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Alexa now lets Android users dictate and send text messages

Alexa-Mayo Clinic
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Amazon looks set to unveil a major new feature with Alexa during the Super Bowl on Sunday, February 4 but before that it’s giving its digital assistant yet another talent — the ability to send an SMS message using an Echo device.

Before now, Alexa could help you send text-based messages to people’s smartphones if you have the Amazon Alexa app and an Echo device, but it needed the recipient to also have the same setup.

The new SMS feature is definitely an improvement, but there are still a couple of limitations you’ll need to know about. First, it only works from Android phones, and second, at the current time it’s only available to folks inside the United States. Amazon hasn’t said if it plans to roll it out internationally.

If this is still you, then you can ask Alexa to send an SMS to any of your phone’s contacts. To enable it, open your Alexa app and tap on the “Conversations” icon. Next, select “Contacts” and then “My Profile.” Then it’s simply a case of toggling the “Send an SMS” button.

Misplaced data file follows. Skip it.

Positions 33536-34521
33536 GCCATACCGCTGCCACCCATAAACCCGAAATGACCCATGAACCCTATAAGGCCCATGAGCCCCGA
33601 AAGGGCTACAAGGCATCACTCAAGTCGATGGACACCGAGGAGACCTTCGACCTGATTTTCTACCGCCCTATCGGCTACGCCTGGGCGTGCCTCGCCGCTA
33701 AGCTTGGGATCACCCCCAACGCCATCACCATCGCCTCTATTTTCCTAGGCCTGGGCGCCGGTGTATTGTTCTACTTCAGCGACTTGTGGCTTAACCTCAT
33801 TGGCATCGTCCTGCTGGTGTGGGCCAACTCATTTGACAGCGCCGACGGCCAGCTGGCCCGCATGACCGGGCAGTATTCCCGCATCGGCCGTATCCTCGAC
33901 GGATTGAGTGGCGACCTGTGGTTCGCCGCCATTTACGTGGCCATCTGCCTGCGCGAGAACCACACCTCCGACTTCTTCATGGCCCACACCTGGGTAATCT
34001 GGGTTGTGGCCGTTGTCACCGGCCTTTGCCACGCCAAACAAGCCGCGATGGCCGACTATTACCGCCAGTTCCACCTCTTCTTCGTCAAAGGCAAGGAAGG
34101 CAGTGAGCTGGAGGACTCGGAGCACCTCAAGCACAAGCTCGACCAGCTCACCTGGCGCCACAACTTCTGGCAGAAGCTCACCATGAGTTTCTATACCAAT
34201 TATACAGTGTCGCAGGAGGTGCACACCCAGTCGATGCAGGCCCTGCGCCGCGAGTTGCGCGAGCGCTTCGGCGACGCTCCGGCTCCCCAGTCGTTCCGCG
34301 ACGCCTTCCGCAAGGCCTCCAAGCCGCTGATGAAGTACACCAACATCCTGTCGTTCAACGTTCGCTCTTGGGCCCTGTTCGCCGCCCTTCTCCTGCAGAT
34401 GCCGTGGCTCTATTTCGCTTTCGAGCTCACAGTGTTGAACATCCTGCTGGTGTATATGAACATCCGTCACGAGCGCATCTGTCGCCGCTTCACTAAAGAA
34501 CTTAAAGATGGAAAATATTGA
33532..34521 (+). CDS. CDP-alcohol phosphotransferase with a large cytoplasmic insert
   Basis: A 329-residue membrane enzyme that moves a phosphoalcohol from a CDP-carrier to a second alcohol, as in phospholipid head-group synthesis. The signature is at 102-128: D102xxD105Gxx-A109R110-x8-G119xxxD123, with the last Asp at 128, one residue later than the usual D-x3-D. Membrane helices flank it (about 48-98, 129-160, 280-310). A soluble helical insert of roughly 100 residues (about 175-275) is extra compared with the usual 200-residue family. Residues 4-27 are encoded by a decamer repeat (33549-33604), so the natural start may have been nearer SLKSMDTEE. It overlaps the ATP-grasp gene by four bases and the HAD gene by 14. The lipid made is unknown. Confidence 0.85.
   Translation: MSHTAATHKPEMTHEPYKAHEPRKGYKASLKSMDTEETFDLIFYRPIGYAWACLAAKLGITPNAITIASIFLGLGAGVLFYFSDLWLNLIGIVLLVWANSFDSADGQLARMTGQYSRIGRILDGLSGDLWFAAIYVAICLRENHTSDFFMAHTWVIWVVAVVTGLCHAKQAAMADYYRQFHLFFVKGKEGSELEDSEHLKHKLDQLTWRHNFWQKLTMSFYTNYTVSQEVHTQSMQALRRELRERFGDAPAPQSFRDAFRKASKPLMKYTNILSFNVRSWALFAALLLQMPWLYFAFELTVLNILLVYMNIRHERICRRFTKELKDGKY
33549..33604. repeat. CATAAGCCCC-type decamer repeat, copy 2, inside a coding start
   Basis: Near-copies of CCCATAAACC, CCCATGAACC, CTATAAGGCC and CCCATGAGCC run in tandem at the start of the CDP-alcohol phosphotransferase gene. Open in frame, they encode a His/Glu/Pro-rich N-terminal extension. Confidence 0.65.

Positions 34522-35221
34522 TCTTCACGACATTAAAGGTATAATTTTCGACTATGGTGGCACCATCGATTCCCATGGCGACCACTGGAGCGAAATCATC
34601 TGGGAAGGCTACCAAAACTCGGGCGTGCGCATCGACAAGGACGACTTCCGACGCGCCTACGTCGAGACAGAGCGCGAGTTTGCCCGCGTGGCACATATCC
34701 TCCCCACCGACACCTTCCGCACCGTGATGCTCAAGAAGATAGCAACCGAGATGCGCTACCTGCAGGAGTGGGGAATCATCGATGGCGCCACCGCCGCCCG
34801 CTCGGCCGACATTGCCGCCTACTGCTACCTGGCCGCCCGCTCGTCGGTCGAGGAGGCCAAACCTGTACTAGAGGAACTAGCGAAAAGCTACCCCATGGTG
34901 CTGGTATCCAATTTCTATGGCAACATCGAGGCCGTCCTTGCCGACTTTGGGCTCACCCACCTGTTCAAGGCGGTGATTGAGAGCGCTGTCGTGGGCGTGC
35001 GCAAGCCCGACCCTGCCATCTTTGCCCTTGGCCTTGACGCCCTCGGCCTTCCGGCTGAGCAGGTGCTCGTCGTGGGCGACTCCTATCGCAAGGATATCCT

When you ask Alexa and your Echo device to “send a text message” or “send an SMS,” Amazon’s digital assistant will ask you to name the recipient and then dig out their details from your contacts. If the person isn’t in your contacts, you can simply say the number to which you want to send the message.

A neat touch is that while each message that lands on the recipient’s phone appears in text form, they’ll also have a link you can tap on so they can hear it as well.

Alexa messaging continues to function in the usual way, but if you ask Alexa to send “a message” (as opposed to “a text message” or “an SMS”), it will start by trying to push it through to the Alexa app. If the recipient doesn’t have the app, the function will send it as an SMS instead, in which case, carrier charges may apply.

Android smartphone users should find the new feature working now on all Alexa devices that support Alexa calling and messaging. At the current time it doesn’t work on third-party Alexa speakers.

The new functionality is the latest move by Amazon to get you cozying up to Alexa and the Echo devices that it powers, before you have a chance to take notice of similar alternatives.

If you’d like to learn more about how to get the most out the Alexa app on your Android phone, take a moment to check out DT’s informative article on the subject.

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Trevor Mogg
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